Scheherazade is the first fictional female superhero. By using her wit and storytelling abilities to captivate her audience, she saves her life and the lives of other women.
Arabian Nights character Scheherazade 'a role model for women'
ABU DHABI // Superwoman can fly and Wonder Woman has incredible strength but the Arabic storyteller Scheherazade may well be the best heroine of them all.
Around for hundreds of years, what makes her such a strong role model is her ability to use her mind and wit to captivate people with her enchanting tales -and not X-ray vision.
Author, professor and former journalist Alia Yunis explained why the character from 1,001 Arabian Nights is a true inspiration. She was speaking at TEDxAbuDhabiU, an event that provides a platform to exchange ideas across all industries.
The tale from the Islamic Golden Age tells the story of an Arabian king who was betrayed by his wife. He goes on to marry a series of virgins, only to execute them the following morning - until he meets Scheherazade. For 1,001 nights, she distracts him with her stories, saving her life and the lives of other women, until the king falls in love with her.
The TEDx event was held at the weekend under the theme "Dare to" and Ms Yunis dared women to follow Scheherazade's footsteps and use their experience, knowledge and skills to become superheroines.
"Unlike Cinderella or Sleeping Beauty, who were waiting for their knights in shining armour to come to the rescue, Scheherazade chose to take matters into her own hands," said Ms Yunis, assistant professor of communications at Zayed University. "Scheherazade became a storyteller as a natural survival instinct. All of us are natural-born storytellers."
Women in the media had come full circle, Ms Yunis said, from being victims to heroines to victims, and the media too often portrayed women as helpless.
Dr Soaad al Oraimi, a professor of gender and development at United Arab Emirates University, agreed that women were often victimised in the media but added that western and Arab media had varying roles. Lack of expertise by industry professionals coupled with regulation contributed to a negative trend, Dr al Oraimi said.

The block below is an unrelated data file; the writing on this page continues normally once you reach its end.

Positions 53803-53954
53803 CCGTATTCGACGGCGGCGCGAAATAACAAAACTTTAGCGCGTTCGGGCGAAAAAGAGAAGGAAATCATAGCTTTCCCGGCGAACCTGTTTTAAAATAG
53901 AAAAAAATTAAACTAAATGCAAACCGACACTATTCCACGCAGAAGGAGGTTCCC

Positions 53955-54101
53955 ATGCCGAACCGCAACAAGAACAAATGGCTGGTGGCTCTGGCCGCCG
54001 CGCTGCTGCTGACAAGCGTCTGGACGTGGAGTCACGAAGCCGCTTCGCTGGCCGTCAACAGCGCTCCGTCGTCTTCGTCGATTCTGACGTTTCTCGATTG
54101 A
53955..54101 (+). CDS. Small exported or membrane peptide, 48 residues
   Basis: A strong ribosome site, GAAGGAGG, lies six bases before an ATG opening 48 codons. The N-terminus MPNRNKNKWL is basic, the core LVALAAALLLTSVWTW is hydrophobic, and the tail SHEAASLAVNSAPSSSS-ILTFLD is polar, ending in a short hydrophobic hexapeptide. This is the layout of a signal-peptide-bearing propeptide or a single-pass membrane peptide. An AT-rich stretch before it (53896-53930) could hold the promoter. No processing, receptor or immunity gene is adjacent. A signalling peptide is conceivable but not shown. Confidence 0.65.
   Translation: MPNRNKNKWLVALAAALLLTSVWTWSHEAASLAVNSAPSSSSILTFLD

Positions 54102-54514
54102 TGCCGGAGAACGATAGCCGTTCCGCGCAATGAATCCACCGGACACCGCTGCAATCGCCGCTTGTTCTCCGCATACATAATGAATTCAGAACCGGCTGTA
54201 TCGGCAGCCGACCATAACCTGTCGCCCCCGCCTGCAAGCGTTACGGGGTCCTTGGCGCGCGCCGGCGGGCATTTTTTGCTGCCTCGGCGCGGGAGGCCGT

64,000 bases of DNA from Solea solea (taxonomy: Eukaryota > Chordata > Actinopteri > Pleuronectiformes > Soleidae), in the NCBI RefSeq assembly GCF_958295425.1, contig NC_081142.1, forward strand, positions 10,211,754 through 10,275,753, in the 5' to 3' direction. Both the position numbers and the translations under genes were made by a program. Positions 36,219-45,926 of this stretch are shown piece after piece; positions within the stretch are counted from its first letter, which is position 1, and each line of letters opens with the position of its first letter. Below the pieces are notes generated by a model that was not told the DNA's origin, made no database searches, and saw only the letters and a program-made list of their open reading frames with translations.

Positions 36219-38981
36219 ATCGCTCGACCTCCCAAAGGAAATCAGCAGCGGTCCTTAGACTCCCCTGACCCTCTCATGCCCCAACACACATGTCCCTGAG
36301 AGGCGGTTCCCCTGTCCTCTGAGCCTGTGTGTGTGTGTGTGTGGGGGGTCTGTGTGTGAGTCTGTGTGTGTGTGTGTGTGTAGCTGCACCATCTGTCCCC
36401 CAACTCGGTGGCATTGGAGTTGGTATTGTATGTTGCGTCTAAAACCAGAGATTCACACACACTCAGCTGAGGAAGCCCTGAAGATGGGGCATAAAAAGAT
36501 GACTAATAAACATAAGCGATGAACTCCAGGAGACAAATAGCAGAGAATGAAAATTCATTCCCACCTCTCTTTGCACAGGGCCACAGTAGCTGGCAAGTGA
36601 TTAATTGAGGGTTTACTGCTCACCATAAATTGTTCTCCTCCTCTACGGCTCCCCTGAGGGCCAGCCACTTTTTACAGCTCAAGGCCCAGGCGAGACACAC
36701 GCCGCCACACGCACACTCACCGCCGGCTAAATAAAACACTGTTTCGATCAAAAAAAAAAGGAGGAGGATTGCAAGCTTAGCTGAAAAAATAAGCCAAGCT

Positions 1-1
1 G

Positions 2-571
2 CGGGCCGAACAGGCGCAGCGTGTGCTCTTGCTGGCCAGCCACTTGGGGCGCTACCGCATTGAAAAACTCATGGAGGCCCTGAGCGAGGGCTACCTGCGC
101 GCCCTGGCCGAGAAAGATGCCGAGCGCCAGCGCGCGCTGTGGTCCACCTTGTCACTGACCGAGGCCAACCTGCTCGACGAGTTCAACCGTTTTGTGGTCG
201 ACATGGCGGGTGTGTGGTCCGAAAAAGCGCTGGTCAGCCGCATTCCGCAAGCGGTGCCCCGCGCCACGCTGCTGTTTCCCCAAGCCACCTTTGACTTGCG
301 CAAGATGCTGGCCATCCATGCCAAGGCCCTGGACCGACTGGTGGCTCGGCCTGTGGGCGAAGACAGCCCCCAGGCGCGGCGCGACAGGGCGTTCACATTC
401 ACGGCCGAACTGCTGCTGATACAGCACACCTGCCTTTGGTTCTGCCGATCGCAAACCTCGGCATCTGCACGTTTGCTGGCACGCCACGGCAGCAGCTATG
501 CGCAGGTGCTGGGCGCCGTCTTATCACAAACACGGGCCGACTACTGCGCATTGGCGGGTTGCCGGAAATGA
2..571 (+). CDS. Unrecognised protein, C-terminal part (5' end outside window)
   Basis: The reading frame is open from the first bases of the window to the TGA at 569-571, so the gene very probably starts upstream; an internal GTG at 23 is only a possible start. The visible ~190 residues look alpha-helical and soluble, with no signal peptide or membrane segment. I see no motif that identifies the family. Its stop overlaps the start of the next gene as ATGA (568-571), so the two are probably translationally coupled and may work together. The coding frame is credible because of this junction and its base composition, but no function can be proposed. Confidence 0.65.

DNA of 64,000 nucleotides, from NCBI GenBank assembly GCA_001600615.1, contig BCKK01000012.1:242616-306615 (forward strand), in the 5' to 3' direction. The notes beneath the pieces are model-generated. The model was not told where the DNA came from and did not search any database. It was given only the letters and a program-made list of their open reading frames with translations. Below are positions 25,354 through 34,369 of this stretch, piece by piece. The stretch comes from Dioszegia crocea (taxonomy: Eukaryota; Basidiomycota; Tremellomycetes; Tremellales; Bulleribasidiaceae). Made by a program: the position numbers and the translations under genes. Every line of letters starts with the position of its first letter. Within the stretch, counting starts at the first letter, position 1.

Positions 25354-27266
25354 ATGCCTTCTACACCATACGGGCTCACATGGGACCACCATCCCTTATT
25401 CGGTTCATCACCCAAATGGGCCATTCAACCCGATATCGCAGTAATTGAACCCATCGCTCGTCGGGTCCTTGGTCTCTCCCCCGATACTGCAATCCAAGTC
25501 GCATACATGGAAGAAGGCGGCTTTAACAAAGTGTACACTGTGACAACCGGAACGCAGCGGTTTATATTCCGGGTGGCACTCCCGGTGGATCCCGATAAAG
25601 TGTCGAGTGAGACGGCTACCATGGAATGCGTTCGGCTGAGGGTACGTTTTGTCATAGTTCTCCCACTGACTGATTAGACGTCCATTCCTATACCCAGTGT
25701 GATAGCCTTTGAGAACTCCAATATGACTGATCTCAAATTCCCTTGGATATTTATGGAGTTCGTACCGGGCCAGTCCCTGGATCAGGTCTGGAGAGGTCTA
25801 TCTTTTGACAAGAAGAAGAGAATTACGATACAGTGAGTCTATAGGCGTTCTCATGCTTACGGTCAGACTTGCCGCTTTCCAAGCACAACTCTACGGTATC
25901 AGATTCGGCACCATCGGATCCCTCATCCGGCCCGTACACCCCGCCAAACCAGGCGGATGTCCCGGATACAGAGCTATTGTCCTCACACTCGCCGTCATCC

"The media is only a channel through which information and images are relayed," she said. "The problem lies in the industry behind the media. This will not change unless women join the industry and use their professional skills to make a difference."
Even if women joined the media, such perceptions would not be eradicated unless social attitudes changed from the roots, said Dr Nawar Golley, an associate professor in literary theory and women's studies at the American University of Sharjah.
"There are women present everywhere in the media and in decision-making positions, but these women are not taking action. They have a very mild attitude," Dr Golley said. "They need to be persistent in their fight for what they believe is right and against these very harmful representations of women."
Although the media did portray positive images of women, a majority of them continued to be "overwhelmingly negative", Dr Golley said. Such constant images could create a vicious cycle, she said, as these values were ingrained in children's minds.
"It's interesting how pathetic the position of women has become in the past 10 years," Ms Yunis said. "From being vampire slayers to the ones being slain. Women always need to be saved by men. It's as though we're going backwards."
While schools and universities had a significant role to play, they were not placing as much effort as necessary, Dr Golley said, adding that there was "absolutely no excuse" as to why women often continued to be portrayed as the victims and not heroines of their communities.
"In such a short period of time, women in the UAE have proved themselves capable," she said. "We have the government support and we have the resources. Media has remarkable power, it has the power to create war. Why, then, can't it bring about social change?"